A physician should not be compelled to participate in medical aid in dying should it be become legalized. However, there should be no undue delay in the provision of end of life care, including medical aid in dying.
Similarly, I consider the issue of LGBT supports in the schools another case of weighing the interests of the parties involved to be critical. Calgary's Bishop Henry has argued that because the Church teachings reject the validity of (in particular) transgender identities, that the Catholic Schools should not be obliged to provide supports for transgender students. Yet, as much as the Church is free to claim that it doesn't believe that transgender identities are valid, there is clearly a body of students within their schools who are transgender. A little like Iran's former president saying that Iran has no homosexuals the denial is a bit like sticking one's head in the sand.
However, the role of a school is first and foremost to ensure that their students are appropriately educated. Even a school with affiliations to a particular religious faith must ensure that the environment is conducive to learning for all of the students who go to that school. (and yes, there are transgender people who are Catholic in this world, in spite of the Church's teachings)
So, we have an ethical issue here. The Church's position and past conduct of school administrations has been identified as creating an environment which is counterproductive to the learning needs of LGBT students in general, and transgender students in particular. So, should the Church's doctrine trump the stated needs of LGBT students to have a safe learning environment? Do the Bill 10 and related policy guidelines that Minister Eggen has put forward prevent the teaching of Catholic doctrine in those schools? These various interests exist in a state of mutual tension. An absolutist position such as the Bishops in Alberta have put forward on the matter naturally compromises the creation of an appropriate learning environment for these students in favour of an insistence on all aspects of a Catholic school reflecting Church teachings. In taking such a position, the Bishops are essentially telling school boards, teachers and administrators not to follow the ethical obligations of being educators for one particular group of students. Are Catholic LGBT students not worthy of ethical consideration? A more reasonable approach would be to acknowledge that these students do exist, and that the schools have a universal obligation to ensure that the learning environment is appropriate and safe. There is nothing in providing such accommodations which precludes the teaching of Catholic ideals in the classrooms. LGBT students may not like certain aspects of Church dogma as it relates to them, but the classroom and the church are appropriate places to stand up and challenge those teachings.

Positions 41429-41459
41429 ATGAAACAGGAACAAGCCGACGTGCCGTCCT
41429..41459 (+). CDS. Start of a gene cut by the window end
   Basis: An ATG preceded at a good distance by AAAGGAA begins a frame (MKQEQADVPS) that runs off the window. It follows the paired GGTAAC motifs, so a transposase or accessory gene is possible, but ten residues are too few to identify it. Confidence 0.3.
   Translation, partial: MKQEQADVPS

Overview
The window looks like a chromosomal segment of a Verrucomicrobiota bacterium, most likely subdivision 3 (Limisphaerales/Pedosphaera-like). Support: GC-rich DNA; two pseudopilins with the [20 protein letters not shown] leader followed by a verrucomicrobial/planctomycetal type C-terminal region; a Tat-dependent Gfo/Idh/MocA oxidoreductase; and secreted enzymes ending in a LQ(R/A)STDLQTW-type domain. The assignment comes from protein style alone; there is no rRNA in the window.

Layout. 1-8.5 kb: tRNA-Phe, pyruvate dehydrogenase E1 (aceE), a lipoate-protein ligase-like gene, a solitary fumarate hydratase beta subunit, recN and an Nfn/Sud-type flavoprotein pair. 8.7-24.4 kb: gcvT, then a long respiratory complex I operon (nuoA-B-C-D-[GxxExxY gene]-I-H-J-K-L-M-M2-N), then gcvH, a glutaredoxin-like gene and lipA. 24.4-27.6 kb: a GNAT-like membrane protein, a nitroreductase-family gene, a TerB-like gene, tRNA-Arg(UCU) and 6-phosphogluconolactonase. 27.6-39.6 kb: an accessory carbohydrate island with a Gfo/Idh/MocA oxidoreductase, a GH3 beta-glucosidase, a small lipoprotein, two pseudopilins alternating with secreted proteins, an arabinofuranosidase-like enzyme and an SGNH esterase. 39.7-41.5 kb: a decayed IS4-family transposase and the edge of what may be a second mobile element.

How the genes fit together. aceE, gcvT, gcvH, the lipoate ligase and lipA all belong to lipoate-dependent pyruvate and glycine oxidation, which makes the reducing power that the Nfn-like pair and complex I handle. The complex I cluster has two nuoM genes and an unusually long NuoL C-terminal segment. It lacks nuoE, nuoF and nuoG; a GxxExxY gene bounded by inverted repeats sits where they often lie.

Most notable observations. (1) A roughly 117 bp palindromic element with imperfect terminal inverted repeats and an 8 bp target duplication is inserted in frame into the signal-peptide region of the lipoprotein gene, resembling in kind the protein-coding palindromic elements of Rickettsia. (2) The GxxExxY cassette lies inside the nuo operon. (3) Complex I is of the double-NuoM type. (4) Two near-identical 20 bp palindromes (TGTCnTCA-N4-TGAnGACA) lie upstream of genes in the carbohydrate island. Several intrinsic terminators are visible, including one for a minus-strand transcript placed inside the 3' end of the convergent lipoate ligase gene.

Religious Truth is a concept, and aspirational ideal at best. It deserves to be considered as an aspect of the ethical decisions we all have to make in our lives, but not as a trump card every time a difficult issue comes.